Sam Retz of rural Boyceville who grew up with five older sisters always wished he had a brother. Well this year that wish was granted when he and his family decided to host a foreign exchange student, Urs Kahmann from Germany. Meanwhile down the road a ways in rural Downing, Corey Klatt who is an only child wasn’t quite sure how it would feel to have a brother or a sister. But Corey too has had a brother this past year with Ludwig Canonge from France living with him and his family.
Frank and Julie Retz, Sam’s parents have actually hosted foreign exchange students twice before but in both cases they hosted girls. For Missy and Don Klatt, Corey’s parents this is the first year that they have hosted an exchange student. However this is something Missy has always wanted to do since doing a couple of work exchanges, herself to Australia and New Zealand.
The Retzes and the Klatts have been friends for a number of years so it was the Retzes who got the Klatts connected with the local coordinator of the Aspect Exchange Foundation, Dixie Klemish.
Both Urs and Ludwig have been here since the end of August and will soon be leaving as the exchange program and their visas only allow them to stay one week after the end of the school year. Urs has been attending Boyceville High school while Ludwig is a sophomore at Glenwood City. Both Ludwig and Urs have thoroughly enjoyed their time here and have been very active in their schools. Urs was a member of the cross country team, played basketball, is currently running track and was part of the Science Olympiad team.
Ludwig joined the cross country team with Corey, one of the best things he did as the team really looked out for him at school and helped him adjust especially since Ludwig struggled some at the beginning with his English. Some of these team mates have become Ludwig’s best friends. Besides cross country, Ludwig tried wrestling for the first time and is currently a member of the track team. Ludwig is also a member of the art club and the history club.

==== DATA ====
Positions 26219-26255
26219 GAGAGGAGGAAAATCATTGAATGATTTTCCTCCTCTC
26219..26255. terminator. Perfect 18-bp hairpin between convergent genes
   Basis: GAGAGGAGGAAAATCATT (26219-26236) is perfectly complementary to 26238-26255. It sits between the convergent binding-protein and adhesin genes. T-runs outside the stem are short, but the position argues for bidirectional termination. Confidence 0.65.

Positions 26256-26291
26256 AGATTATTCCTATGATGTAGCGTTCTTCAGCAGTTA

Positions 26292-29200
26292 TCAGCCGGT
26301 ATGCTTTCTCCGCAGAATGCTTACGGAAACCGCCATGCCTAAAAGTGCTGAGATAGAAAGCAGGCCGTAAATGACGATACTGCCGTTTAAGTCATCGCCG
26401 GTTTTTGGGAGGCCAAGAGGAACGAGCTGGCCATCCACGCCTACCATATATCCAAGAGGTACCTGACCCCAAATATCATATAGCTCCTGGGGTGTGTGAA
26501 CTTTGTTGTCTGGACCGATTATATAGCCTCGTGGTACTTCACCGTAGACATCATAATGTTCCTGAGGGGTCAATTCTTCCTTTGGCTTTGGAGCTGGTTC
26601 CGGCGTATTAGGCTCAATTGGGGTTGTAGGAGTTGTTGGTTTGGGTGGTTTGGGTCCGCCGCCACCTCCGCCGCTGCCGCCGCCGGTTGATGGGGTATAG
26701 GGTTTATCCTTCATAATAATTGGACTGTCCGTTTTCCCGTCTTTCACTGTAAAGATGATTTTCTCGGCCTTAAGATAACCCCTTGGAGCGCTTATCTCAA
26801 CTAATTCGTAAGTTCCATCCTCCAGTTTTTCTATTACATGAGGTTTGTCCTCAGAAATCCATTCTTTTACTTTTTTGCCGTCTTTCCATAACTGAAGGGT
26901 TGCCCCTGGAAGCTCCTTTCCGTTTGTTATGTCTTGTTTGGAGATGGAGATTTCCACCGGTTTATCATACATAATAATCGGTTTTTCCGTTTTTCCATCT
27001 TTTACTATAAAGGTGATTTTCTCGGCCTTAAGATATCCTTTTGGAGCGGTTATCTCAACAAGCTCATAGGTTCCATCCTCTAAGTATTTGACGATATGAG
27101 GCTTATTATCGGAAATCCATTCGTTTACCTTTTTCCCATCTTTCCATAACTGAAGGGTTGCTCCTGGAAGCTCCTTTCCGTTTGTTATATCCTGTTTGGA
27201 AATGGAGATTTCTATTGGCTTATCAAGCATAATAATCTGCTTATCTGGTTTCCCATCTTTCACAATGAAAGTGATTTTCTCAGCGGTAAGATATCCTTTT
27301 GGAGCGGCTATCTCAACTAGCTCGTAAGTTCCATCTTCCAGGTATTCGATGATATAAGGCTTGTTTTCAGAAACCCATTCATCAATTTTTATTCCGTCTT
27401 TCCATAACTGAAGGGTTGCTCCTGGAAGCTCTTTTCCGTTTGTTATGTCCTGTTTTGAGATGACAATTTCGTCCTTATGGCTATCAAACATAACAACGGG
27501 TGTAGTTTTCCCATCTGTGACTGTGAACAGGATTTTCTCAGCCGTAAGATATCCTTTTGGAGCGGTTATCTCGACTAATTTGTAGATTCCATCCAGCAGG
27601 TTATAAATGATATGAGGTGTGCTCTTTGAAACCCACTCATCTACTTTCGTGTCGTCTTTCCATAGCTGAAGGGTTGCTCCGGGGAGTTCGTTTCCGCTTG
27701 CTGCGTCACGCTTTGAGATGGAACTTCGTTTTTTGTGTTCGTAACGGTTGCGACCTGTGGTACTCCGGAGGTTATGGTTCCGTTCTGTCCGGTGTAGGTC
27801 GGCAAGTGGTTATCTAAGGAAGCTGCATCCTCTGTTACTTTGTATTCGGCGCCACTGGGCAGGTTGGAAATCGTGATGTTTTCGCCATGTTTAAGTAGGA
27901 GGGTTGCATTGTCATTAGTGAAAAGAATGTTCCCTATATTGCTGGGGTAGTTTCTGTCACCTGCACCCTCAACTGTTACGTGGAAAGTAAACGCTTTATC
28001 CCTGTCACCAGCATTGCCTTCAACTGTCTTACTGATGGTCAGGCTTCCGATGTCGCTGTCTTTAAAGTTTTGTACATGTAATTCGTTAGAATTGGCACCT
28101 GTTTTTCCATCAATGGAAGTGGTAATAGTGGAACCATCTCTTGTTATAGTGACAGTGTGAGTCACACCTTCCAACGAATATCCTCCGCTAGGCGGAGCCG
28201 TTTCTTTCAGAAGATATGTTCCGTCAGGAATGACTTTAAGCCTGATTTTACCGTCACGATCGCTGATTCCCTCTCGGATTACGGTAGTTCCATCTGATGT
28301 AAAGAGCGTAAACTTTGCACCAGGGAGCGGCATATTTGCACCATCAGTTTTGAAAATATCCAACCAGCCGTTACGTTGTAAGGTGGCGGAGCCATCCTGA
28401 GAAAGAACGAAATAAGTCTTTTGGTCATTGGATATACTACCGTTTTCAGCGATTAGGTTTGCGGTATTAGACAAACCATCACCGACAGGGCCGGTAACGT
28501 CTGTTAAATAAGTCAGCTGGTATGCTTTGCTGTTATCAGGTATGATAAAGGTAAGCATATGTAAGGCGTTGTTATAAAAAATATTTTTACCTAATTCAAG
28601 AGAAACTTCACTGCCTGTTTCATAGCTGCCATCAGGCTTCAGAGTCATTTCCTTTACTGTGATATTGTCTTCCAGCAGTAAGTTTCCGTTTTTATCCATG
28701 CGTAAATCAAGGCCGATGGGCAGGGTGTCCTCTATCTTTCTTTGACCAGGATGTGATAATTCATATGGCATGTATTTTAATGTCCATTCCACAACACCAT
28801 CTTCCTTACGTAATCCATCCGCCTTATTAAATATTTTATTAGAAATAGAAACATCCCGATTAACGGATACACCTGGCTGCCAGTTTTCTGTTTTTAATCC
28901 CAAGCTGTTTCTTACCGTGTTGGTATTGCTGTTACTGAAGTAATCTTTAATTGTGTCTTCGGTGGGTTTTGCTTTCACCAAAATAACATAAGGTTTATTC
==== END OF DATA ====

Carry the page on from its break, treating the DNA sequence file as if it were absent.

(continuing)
Both boys note that there are differences between school here and at home. One of the biggest differences are the sports teams at the school. In most of Europe all the sports teams are club teams, not school sponsored. Urs goes on to say that here all the teachers have their own rooms while at his school teachers move from room to room and there is a lot of graffiti on the desks and gum stuck to the underside. He thinks teachers here care more since they have their own rooms. Also in Germany Urs has classes with the same 30 or so kids and doesn’t get to know a lot of kids in his school. He’s enjoyed school here having kids from all different grades in different classes. He said maybe it’s because Boyceville is a small school so he’s gotten to know most of the kids at school.
For Ludwig some of the differences in school are that his teachers in France are strict and school in general is stricter. He states that teachers here are easier to talk to and more fun. In France they have two hours for lunch but then don’t finish school for the day until 5 p.m. During those two hours they can go into town for lunch or go home. Sometimes they can take an extra class during the second hour of lunch.